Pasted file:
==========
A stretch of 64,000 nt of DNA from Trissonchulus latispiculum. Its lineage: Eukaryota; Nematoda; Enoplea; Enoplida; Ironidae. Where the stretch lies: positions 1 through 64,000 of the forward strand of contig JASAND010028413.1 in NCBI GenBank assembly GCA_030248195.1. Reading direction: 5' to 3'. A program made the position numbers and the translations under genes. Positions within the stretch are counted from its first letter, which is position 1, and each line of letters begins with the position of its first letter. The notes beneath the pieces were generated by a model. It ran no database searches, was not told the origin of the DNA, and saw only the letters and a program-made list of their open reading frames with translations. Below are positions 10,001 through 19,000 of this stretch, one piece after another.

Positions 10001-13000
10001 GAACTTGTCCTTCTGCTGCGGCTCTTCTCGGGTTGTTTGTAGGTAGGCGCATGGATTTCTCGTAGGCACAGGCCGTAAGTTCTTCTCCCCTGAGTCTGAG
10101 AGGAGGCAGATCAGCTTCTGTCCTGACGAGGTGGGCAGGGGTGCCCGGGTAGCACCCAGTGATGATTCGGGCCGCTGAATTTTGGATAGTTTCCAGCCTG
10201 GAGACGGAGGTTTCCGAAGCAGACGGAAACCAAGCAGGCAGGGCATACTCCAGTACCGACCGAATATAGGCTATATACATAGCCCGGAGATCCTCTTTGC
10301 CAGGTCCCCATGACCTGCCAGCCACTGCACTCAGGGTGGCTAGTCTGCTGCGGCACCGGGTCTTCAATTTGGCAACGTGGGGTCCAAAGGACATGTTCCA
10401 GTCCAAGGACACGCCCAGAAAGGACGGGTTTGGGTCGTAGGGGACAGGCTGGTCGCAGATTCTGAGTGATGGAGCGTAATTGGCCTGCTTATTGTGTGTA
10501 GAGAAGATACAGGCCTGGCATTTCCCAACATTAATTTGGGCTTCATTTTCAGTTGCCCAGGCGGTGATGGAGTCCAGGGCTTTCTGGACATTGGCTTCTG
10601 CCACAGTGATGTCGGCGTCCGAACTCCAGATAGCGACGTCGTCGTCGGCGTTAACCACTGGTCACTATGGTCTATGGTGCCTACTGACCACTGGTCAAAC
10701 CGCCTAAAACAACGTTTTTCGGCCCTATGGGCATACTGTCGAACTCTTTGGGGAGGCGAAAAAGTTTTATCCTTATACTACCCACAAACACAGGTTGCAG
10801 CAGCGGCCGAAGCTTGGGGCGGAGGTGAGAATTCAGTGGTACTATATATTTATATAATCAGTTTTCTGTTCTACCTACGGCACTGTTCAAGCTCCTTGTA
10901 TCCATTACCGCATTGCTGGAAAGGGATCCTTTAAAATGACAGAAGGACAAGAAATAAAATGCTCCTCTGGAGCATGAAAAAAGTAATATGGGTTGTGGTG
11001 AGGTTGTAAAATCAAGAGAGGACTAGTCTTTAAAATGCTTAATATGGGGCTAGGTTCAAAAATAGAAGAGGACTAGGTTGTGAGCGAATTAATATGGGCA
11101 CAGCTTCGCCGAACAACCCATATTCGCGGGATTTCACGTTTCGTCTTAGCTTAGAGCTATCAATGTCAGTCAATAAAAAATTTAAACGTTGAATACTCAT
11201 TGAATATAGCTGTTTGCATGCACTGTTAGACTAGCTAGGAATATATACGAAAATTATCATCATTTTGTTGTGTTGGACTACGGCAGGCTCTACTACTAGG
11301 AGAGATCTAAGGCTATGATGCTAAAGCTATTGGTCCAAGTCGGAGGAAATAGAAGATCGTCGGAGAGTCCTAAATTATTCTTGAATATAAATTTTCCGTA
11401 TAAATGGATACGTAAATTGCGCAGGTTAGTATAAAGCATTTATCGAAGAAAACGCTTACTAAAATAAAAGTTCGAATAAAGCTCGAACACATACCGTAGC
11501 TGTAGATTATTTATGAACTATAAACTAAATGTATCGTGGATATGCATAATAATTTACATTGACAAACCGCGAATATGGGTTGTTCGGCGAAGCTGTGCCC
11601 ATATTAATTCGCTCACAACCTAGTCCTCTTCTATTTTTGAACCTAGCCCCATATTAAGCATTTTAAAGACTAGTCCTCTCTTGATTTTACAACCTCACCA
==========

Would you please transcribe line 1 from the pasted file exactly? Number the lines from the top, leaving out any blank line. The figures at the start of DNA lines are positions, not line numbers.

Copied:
A stretch of 64,000 nt of DNA from Trissonchulus latispiculum. Its lineage: Eukaryota; Nematoda; Enoplea; Enoplida; Ironidae. Where the stretch lies: positions 1 through 64,000 of the forward strand of contig JASAND010028413.1 in NCBI GenBank assembly GCA_030248195.1. Reading direction: 5' to 3'. A program made the position numbers and the translations under genes. Positions within the stretch are counted from its first letter, which is position 1, and each line of letters begins with the position of its first letter. The notes beneath the pieces were generated by a model. It ran no database searches, was not told the origin of the DNA, and saw only the letters and a program-made list of their open reading frames with translations. Below are positions 10,001 through 19,000 of this stretch, one piece after another.